The Photography Legend Turns a Sensual Lens to Tokyo’s Annual Floral Explosion
Known for his darkly erotic portraits of women and his suggestive shots of flowers, Japan’s prolific Nobuyoshi Araki set out to harness the stunning cherry blossom season in Tokyo for this exclusive series. An annual occurrence in the Japanese capital and the center of centuries of local tradition and literary inspiration, the sakura flower has very rarely featured in Araki’s oeuvre. This year, as the trees bloomed early in Tokyo, the celebrated lensman used vintage Polaroid film, framing the vibrant pink flowers’ silhouettes with a distinctive, pitch-dark corroded border. Shot amid the petals at Tokyo’s Hamarikyu Gardens and Aoyama Cemetery, the results seem to reflect the traditional Japanese interpretation of the cherry tree as an enduring metaphor for the cyclical nature of life itself. “The city’s skyscrapers appeared as gigantic tomb stones in the background,” Araki explains of his melancholic urban florals. “Then at the graveyard I photographed a beautiful woman with a baby in her arms and another child happily running around the trees. For the first time, I realized that cherry blossom brings happy memories too.”
Do you go to see the cherry trees in bloom every year?
Nobuyoshi Araki: I hardly ever go, but I’m still very attracted to it. The flowers only blossom for one to two weeks out of the whole year, which creates this ephemeral quality. People sympathize with that.
What attracts you to the cherry blossoms in particular?
Araki: Flowers are there for me to love, and cherry blossoms are the top of their kind. I can’t quite put my affection for them into words, and that’s why it continues to hold a special place in my photographs. When standing under the old trees, the layers of flower petals look like women’s underwear, transparent to the sky above.
How do you feel these Polaroids stand out from your previous work on the subject?
Araki: They are completely different. In recent years I have experienced the tragedy in Fukushima, the threat of the nuclear power station and the passing away of a very close friend. I believe that that emotional proximity to death brought a different dimension to my work this year. Photography has never been a method of documentation for me, but a reflection of raw feelings and sensations born out of my experiences. This is why I only trust my libido—instead of "thinking" about photography, which is something I completely gave up some time ago. I don't analyze the situation; I capture the moment.
The Artist and Cult Hero Reflects on Love, Media and Melancholia
“Sie war mein Vertigo” (“She was my vertigo”) says the German female narrator in Slater Bradley’s “she was my la jetée,” the American artist’s latest video and an homage to Chris Marker’s famously experimental 1962 sci-fi featurette. Working in a variety of media, from drawing and painting to film and video, New York-based Bradley became known for his lo-fi videos such as 2000’s “The Laurel Tree (Beach),” in which Chloë Sevigny recites Thomas Mann on a cloudy beach. Shortly thereafter the California native began experimenting with the notion of “The Doppelgänger,” casting model (and Bradley’s spitting image) Ben Brock in a series of works that explored illusion, identity and popular culture. Shooting on super 8 and HD film and integrating subtly moving stills, in “she was my la jetée” Bradley fixates on the face of an alluring woman, whose hair blows in the wind as she speeds down a river atop a boat. The resulting meditation on the changing nature of film in the modern world is mirrored in the narrative, in which the artist looks back at an unattainable past love, as though recalling a dream. Bradley’s work is currently being displayed by the Max Wigram Gallery at Sao Paulo International Art Fair and at Slater Bradley and Ed Lachman: Dead Ringer at the 21C Museum, Bentonville, Arkansas. In September 2013 the artist will have solo shows at the Galería Helga de Alvear in Madrid and the Herbert F. Johnson Museum of Art at Cornell University in Ithaca, New York.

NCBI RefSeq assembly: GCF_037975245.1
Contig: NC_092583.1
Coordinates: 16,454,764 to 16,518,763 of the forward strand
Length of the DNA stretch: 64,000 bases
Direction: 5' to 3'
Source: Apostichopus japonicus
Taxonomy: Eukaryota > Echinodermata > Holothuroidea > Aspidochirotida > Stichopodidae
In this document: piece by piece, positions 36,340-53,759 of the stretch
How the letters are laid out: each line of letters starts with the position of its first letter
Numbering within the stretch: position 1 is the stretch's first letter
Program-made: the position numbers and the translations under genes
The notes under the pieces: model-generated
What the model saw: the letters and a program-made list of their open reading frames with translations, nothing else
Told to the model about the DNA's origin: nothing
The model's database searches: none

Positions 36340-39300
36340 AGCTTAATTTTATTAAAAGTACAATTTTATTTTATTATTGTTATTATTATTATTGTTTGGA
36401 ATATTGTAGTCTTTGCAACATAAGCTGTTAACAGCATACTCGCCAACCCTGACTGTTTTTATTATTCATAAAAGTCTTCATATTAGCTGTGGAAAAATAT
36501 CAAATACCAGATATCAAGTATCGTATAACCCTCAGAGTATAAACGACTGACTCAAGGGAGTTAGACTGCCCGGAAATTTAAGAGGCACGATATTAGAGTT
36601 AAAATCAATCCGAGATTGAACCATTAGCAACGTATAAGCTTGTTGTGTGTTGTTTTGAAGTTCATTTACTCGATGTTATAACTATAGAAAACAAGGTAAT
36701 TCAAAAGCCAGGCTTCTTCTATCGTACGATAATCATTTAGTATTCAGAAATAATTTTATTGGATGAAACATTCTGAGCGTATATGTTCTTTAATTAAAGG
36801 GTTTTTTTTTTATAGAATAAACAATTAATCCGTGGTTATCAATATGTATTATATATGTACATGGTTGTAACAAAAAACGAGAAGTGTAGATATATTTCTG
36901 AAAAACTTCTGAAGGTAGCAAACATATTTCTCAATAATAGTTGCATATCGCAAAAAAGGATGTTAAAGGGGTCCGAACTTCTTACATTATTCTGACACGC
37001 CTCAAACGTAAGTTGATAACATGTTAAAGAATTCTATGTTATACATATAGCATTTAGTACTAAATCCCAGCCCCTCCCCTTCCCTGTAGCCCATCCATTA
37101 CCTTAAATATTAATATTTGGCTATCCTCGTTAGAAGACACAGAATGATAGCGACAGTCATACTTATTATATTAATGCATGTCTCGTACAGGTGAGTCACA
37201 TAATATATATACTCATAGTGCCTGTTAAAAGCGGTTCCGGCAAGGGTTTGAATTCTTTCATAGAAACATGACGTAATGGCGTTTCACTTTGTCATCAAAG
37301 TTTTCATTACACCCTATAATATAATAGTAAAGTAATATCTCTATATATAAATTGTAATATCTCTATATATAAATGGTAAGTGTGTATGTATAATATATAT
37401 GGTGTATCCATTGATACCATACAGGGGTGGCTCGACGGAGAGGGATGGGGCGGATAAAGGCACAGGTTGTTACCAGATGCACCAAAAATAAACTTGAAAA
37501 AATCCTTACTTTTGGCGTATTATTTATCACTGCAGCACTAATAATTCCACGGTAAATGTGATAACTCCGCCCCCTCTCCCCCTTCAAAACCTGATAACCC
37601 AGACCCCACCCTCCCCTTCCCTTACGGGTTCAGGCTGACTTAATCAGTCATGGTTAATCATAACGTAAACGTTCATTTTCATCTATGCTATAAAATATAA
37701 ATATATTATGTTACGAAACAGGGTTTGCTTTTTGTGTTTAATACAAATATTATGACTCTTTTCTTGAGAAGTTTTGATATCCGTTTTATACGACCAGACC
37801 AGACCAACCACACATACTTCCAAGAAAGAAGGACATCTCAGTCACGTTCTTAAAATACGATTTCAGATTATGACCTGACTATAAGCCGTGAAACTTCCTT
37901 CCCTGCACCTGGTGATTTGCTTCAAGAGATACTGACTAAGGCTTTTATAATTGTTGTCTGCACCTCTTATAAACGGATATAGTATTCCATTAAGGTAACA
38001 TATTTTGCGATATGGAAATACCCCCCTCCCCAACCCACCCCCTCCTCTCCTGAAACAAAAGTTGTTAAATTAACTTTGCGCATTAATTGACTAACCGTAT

Your early works were known for a lo-fi approach but your use of media has since evolved. Are you reacting to new technologies?
Slater Bradley: I was making single-channel “amateur” videos 15 years ago, when nobody had seen it before in art galleries. In the late 90s, everybody was making over-produced, Hollywood-style film installations. Then YouTube came out and I had to adapt to the fact that this amateur aesthetic that I was kind of playing off of was totally blown out. Back then, people couldn’t see a video on their phone, because they didn’t have one, and now they can. So you’re making a video that you hope looks good on an iPhone and in a gallery. I never thought like that before. There’s been this huge paradigm shift in media, and it just happened so quickly. It was like an artisan being trained in developing some woodworking skill and then it being made obsolete by some machine technology. But that’s what a lot of my work is about—things become obsolete and forgotten, but they can be resurrected.
Does that tie in to this theme of melancholy or nostalgia that we see in a lot of your work?